You may have one very critical decision of your own to make. What role do you intend to take in the child’s upbringing? If the mother-to-be is very young, you may see another parenting job on the horizon and perhaps resent the idea. Or you may be excited about having the nest occupied for several more years. Your feelings on this issue need to be sorted out, and your course of action planned accordingly.

In the midst of your family’s deliberations, be sure ample consideration is given to adoption. A pregnant teenager may be torn by the thought that “if I had the baby, I couldn’t handle giving her away.” But adoption can provide a livable solution for all parties involved. The baby is raised by a couple who intensely desire to be parents, and the birth mother can pick up and move on to complete her education and career goals, postponing her own parenting until she is ready.

You will also need to address the question of abortion. Many voices will be calling your daughter to the abortion clinic, claiming this simple procedure will bring the crisis to a swift and straightforward resolution. Some parents may be tempted to give this option serious consideration for similar reasons.

Abortion is not a procedure like an appendectomy that eradicates a piece of diseased tissue. It ends a human life that is designed to develop in a continuous process from conception through birth and beyond. Because this life is unseen for now, its identity and significance may pale in comparison to the problems and concerns of the moment. That developing person whose life is in the hands of her mother and those influencing her, cannot speak for herself.

Your daughter should consider making an appointment with a local pregnancy resource center (often called a crisis pregnancy center or CPC) in order to sort through the issues, gather information and consider her options in a compassionate setting. Even if she has strong opinions about what her course of action should be, a pregnancy center can be an extremely valuable resource. Services available at most centers include a realistic assessment of the impact of each option, ongoing counseling support, assistance with medical and other referrals, and maternity clothes and baby supplies. It is important that capable and compassionate medical care be maintained throughout the pregnancy. Many pregnant teens delay or avoid seeking appropriate care for a variety of reasons. But adolescents have higher rates of complications related to pregnancy and childbirth compared to older women. Most of these problems can be significantly reduced (or at least anticipated) with consistent prenatal visits and appropriate medical follow-up.

Excerpted from “Let’s Talk About Sex,” published by Focus on the Family. Copyright © 1998 Focus on the Family.

How do I prevent my daughter from being a teen statistic?

Monday, November 22nd, 2010

I get this question quite often. So many of us have been told that sex-ed will stop the huge amount of teen pregnancies in our nation. We as parents are relying on our educators to explain the risk of unprotected sex and the realities of teen pregnancy.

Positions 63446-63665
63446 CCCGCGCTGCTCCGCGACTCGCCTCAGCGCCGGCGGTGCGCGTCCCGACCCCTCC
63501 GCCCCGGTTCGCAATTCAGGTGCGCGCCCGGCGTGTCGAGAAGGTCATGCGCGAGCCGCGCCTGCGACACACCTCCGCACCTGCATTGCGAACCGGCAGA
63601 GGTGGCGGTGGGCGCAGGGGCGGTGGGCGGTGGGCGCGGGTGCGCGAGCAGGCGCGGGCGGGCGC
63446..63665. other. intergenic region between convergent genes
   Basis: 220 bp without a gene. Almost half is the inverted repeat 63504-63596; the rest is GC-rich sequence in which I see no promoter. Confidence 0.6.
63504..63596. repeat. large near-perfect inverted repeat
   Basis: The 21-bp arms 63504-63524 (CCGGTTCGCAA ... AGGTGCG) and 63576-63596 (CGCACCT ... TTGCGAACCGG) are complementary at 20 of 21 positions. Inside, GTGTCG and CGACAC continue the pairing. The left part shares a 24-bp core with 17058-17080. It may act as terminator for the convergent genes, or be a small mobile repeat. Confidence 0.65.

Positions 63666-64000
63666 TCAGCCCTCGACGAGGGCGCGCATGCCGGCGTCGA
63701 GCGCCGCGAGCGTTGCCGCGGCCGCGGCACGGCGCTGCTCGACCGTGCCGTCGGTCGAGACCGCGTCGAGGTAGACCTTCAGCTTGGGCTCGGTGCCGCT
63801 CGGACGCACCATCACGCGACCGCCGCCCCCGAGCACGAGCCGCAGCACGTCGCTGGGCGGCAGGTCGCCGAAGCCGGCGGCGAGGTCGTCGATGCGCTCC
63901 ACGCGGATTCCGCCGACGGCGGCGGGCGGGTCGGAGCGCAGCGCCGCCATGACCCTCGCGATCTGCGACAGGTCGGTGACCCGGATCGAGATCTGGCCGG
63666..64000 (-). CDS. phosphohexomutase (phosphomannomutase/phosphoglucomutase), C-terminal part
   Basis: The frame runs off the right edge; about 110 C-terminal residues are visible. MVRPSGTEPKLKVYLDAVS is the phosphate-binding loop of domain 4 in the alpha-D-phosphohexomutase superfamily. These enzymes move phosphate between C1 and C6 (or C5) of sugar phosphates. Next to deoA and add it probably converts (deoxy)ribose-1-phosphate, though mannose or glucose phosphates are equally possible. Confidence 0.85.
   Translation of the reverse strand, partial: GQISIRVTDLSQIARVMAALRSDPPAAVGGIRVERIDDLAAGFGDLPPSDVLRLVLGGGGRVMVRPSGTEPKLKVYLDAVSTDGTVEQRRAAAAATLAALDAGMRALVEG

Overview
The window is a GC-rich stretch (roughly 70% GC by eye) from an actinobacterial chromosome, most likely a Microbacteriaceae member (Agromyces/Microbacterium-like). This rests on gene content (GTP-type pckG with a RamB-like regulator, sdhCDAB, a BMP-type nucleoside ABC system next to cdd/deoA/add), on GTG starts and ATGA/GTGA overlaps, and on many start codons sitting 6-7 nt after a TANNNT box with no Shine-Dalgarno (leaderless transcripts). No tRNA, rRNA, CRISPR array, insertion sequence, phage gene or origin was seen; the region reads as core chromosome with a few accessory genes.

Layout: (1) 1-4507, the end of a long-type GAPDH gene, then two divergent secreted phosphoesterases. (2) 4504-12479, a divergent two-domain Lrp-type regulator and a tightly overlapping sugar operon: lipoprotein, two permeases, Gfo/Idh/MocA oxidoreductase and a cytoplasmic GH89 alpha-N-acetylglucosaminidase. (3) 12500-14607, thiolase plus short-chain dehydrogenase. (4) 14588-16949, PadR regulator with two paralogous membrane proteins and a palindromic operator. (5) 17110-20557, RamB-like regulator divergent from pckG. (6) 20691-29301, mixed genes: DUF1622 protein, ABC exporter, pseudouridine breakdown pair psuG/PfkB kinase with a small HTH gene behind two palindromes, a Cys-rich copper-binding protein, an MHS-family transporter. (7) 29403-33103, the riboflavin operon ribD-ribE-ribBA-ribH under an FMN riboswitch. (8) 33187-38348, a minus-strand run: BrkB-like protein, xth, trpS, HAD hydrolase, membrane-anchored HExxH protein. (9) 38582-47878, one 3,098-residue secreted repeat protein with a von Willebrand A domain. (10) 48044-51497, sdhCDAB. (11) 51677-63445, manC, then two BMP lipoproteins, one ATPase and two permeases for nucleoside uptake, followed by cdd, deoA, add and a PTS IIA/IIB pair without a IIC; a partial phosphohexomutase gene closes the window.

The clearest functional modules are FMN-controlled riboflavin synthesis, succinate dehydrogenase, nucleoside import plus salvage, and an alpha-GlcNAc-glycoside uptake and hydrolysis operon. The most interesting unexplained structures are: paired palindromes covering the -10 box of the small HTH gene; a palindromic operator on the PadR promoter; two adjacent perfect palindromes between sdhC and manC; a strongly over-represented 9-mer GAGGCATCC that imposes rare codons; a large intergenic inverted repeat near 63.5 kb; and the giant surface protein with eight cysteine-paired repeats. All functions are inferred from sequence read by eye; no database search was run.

Other parents simply refuse to accept their children are sexually active at such early ages. The truth is, some of our kids are having sex or at least interested in the concept by the age of 8 YEARS OLD! Yes, that’s what you just read, 8 YEARS OLD!

Our world introduces sex to kids at extremely early ages. Everyday and everywhere they turn sex is in their face. A parent cannot even take a child to a mall without seeing explicit ads using sex as a hook. This has changed the game for everybody. It is time we looked up from our computers, smart phones and the TV and acknowledge what our kids are seeing and how are they reacting to it. Do you discuss it with them? YOU SHOULD.

Our children need to be taught that they have a great deal to contribute to this world and they are here on this planet for a reason, and it isn’t to be the prettiest, or the sexiest in their group. Self-esteem starts early, the moment they are brought home from the hospital. Kids are amazing. Their ability to assimilate your thoughts and actions is immediate. It is our job to be the mentors and the leaders from day one.

One of the best books I have ever read for helping both parents and children to develop a healthy self-esteem and to help them understand that they are individuals with a gift and a responsibility to cherish themselves is – The Entitlement Free Child, by Karen Deerwester. I have read this book at least 6 times and I will insist each one of my clients read it as a part of my coaching plan of action  for both pregnant teens and parents of pregnant teens. I believe it should be mandatory for all parents to read this book during a pregnancy. It should be part of the pre-natel care! Our world would become a much better place and parents all around would be breathing sighs of relief.

Again, start looking at your child as someone who has questions and concerns about sex long before it is too late. Be aware of her surroundings and how she sees herself fitting into this world. It is difficult for young girls during adolesance to understand their boundries or self-worth. Remind them they are special, loved and admired for being simply who they are. If they have a goal and plan of action that having a baby does not fit into, chances are they will wait.